- Single celled organisms perform all essential life functions inside the boundaries of a single cell
- Although they perform all functions adequately they cannot be totally efficient at all of them because each function requres a different type of cellular structure.
- One activity may be best carried out by a long thin cell while another might suit a spherically shaped cell
- No one cell can provide the best conditions for all functions
- For this reason the cells of mulicellular organisms are each adapted in different ways to perform a particular role All cells in an organism are initially identical
- As it matures, each cell takes on its own individual characteristics that suit it to its function that it will perform when it is mature. so each cell becomes specialised in structure to suit the role that it will carry out. This is cell differentiation
- All the cells in an organism are derived by mitotic divisions of the fertilised egg. It follows that they contain exactly the same genes. Each cell contains genes needed for it to develop into any one of the many different cells in an organism but only a few of these genes are switched on in any one cell. Different genes are switched on in each typr of differentiated cell. The rest are swtched off.
Cell differentiation (2)
- It is not just the shape of the different cells that varies, but also the numbers of each of their organelles. e.g a muscle of sperm cell will have many mitochondria, while bone cells will have very few.
- White blood cells have many lysosomes while a muscle cell will have few
- The cells of a multicellular organism have therefore evolved to become more and more suited to one specialised function. In doing so, they have lost the ability to carry out other functions.
- They are therefore dependant on other cells to perform these other activities for them.
- These other cells are specially adapted to their own particular function and perform it more effectively.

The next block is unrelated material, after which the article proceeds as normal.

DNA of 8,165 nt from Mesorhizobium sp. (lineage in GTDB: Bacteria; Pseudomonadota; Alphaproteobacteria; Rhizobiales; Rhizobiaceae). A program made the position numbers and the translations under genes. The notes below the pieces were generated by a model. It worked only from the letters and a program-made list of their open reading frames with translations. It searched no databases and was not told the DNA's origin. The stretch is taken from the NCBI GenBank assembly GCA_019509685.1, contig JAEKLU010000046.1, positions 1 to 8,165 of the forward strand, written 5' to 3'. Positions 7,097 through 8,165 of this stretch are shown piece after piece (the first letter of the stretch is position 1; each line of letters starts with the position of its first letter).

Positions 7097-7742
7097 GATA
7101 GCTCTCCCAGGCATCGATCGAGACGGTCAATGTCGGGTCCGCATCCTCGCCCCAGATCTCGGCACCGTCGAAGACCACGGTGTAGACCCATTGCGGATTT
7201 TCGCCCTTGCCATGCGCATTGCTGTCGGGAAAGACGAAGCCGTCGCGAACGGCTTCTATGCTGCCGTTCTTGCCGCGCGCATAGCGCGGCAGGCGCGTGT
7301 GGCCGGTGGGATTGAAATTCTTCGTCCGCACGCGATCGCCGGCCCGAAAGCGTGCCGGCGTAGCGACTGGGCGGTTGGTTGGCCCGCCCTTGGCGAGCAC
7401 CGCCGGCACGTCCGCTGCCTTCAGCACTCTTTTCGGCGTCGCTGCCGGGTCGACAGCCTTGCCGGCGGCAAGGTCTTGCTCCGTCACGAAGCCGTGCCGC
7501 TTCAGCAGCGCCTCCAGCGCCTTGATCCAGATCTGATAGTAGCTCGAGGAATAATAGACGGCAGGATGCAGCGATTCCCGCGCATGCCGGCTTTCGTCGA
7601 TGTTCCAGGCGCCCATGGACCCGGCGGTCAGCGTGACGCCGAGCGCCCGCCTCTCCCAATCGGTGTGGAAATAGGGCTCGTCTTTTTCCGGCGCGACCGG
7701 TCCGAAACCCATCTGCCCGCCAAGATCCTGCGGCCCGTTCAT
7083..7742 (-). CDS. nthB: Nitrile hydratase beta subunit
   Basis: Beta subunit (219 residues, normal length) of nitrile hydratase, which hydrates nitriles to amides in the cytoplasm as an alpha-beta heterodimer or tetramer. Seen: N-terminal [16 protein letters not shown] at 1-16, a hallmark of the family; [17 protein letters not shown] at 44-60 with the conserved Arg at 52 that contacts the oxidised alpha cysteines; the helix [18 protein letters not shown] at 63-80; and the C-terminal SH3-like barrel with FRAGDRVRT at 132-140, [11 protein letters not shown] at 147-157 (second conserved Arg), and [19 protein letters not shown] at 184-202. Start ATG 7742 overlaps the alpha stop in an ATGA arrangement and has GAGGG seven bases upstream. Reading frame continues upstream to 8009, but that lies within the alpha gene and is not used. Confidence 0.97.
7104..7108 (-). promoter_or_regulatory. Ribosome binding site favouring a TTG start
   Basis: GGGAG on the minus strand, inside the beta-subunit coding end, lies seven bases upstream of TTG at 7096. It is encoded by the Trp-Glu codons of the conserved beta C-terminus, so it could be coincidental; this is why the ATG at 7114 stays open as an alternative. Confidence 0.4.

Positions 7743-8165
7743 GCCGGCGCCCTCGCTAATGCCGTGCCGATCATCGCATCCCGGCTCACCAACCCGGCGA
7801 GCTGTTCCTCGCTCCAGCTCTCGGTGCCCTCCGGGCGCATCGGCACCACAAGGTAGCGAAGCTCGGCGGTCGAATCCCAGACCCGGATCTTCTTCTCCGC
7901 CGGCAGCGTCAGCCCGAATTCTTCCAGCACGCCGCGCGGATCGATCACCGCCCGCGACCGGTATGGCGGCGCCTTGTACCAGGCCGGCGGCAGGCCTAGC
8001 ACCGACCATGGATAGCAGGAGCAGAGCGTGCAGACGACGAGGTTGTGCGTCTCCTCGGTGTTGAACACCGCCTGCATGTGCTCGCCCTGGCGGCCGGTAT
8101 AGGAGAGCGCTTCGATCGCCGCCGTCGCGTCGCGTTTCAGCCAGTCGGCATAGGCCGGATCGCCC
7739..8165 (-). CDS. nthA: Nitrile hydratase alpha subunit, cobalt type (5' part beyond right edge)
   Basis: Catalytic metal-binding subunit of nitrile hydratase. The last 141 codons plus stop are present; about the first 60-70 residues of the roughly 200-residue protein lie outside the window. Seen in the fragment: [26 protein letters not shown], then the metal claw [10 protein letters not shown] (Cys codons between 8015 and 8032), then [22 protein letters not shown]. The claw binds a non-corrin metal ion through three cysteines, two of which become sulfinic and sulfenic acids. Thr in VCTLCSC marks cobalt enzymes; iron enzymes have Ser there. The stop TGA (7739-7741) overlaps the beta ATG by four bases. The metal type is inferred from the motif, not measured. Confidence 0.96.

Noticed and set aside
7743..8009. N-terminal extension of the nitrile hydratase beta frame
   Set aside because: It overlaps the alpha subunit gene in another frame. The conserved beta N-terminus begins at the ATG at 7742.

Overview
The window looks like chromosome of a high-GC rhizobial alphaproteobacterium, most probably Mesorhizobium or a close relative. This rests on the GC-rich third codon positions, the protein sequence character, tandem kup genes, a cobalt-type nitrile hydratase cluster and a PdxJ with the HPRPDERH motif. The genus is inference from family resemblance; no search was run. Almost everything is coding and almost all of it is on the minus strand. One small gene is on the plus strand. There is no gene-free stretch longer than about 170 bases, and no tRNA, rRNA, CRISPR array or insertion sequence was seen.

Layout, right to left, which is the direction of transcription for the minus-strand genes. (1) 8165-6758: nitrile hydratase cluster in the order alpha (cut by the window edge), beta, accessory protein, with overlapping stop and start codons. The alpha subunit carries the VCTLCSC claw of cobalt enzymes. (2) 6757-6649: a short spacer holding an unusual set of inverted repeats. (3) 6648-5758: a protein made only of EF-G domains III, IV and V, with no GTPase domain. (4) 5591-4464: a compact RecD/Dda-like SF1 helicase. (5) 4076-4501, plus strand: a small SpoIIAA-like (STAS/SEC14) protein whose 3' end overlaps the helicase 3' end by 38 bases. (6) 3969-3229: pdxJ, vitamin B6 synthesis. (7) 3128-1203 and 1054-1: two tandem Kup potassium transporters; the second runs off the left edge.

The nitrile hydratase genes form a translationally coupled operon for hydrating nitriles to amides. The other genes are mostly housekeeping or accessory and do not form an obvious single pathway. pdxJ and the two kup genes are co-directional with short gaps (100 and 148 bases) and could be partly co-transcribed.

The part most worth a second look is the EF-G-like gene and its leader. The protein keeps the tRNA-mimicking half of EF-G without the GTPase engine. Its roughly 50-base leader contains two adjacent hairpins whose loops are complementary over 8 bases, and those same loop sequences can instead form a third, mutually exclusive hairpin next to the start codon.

- As a result the whole organism functions efficiently
For working efficency, cells are normally aggregated togethe. Such a collection of similar cells that perform a specific function is known as a tissue. E.g:
- Epithelial tissues - which are found in animals and consist of sheets of cells. They line the surface of organs and often have a protective or secretory function. There are many types including those made up of thin, flat cells that line organs where diffusion takes place e.g alveoli of the lungs and ciliated epithelium that lines a duct such as the trachea. The cilia are used to move mucus over the epithelial surface.
- Xylem - which occurs in plants and is made up of a number of cell types. It is used to transpost water and mineral ions throughout the plant and also gives mechanical support
Tissues are aggregated together into organs. An organ is a combination of tissues that are coordinated to perform a variety of functions, although they often have one predominant major function. In animals , e.g the stomach is an organs that carries out digestion of certain foods. It is made uo of tissue succh as:
- muscles to churn and mix the stomach contents
- epithelium to protect the stomach wall and produce secretions
- connective tissue to hold together the other tissues
In plants a leaf is an organ made up of the following tissues:
- palisade mesophyll made up of leaf palisade cells for photosynthesis
- spongy mesophyll adapted for gaseous exchange
- epidermis to protect the leaf and allow gaseous diffusion
- phloem to transport organic materials away from the leaf
- xylem to transport water and ions into the leaf
It is not always easy to determine which structures are organs. Capillaries arent whereas ateries and veins are because capillaries are only made of one tissue.
Organs work together as a single unit known as an organ system. These systems may be grouped together to perform particular functions more efficiently. There are a number of organ systems in humans.
- The digestive system - digests process food. It is made up of organs that include the salivary glands, oesophagus, stomach, duodenum, ileum, pancreas and liver
- The respiratory system - is used for breathing and gas exchange. It is made up of organs that include the trachea, bronchi and lungs
- The circulatory system - pumps and circulates blood. It is made up of organs that include the heart arteries and veins,